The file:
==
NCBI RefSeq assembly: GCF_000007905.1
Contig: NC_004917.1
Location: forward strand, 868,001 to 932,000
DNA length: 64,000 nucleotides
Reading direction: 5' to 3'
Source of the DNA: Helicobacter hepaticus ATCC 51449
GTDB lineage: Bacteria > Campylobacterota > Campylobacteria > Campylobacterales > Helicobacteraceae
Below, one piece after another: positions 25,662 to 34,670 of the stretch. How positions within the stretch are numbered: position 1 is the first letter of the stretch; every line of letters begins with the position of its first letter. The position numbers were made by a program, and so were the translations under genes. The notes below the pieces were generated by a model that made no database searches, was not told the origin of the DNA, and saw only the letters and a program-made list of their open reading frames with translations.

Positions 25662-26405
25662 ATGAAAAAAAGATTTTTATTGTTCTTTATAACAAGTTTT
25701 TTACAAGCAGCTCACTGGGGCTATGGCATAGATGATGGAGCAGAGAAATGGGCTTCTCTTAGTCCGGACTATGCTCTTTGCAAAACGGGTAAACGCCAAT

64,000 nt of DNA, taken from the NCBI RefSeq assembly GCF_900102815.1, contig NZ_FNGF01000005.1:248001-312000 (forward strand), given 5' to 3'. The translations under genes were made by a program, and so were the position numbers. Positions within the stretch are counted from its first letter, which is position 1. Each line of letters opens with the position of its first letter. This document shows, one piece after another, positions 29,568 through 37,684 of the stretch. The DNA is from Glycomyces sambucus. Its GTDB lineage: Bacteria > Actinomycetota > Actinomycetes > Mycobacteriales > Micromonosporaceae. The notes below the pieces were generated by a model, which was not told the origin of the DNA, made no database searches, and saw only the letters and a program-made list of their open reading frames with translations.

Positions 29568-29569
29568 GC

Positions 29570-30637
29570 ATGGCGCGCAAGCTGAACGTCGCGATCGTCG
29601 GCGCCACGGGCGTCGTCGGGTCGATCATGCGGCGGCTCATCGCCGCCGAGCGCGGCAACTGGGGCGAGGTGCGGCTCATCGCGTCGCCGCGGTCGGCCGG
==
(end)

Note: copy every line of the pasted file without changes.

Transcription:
NCBI RefSeq assembly: GCF_000007905.1
Contig: NC_004917.1
Location: forward strand, 868,001 to 932,000
DNA length: 64,000 nucleotides
Reading direction: 5' to 3'
Source of the DNA: Helicobacter hepaticus ATCC 51449
GTDB lineage: Bacteria > Campylobacterota > Campylobacteria > Campylobacterales > Helicobacteraceae
Below, one piece after another: positions 25,662 to 34,670 of the stretch. How positions within the stretch are numbered: position 1 is the first letter of the stretch; every line of letters begins with the position of its first letter. The position numbers were made by a program, and so were the translations under genes. The notes below the pieces were generated by a model that made no database searches, was not told the origin of the DNA, and saw only the letters and a program-made list of their open reading frames with translations.

Positions 25662-26405
25662 ATGAAAAAAAGATTTTTATTGTTCTTTATAACAAGTTTT
25701 TTACAAGCAGCTCACTGGGGCTATGGCATAGATGATGGAGCAGAGAAATGGGCTTCTCTTAGTCCGGACTATGCTCTTTGCAAAACGGGTAAACGCCAAT

64,000 nt of DNA, taken from the NCBI RefSeq assembly GCF_900102815.1, contig NZ_FNGF01000005.1:248001-312000 (forward strand), given 5' to 3'. The translations under genes were made by a program, and so were the position numbers. Positions within the stretch are counted from its first letter, which is position 1. Each line of letters opens with the position of its first letter. This document shows, one piece after another, positions 29,568 through 37,684 of the stretch. The DNA is from Glycomyces sambucus. Its GTDB lineage: Bacteria > Actinomycetota > Actinomycetes > Mycobacteriales > Micromonosporaceae. The notes below the pieces were generated by a model, which was not told the origin of the DNA, made no database searches, and saw only the letters and a program-made list of their open reading frames with translations.

Positions 29568-29569
29568 GC

Positions 29570-30637
29570 ATGGCGCGCAAGCTGAACGTCGCGATCGTCG
29601 GCGCCACGGGCGTCGTCGGGTCGATCATGCGGCGGCTCATCGCCGCCGAGCGCGGCAACTGGGGCGAGGTGCGGCTCATCGCGTCGCCGCGGTCGGCCGG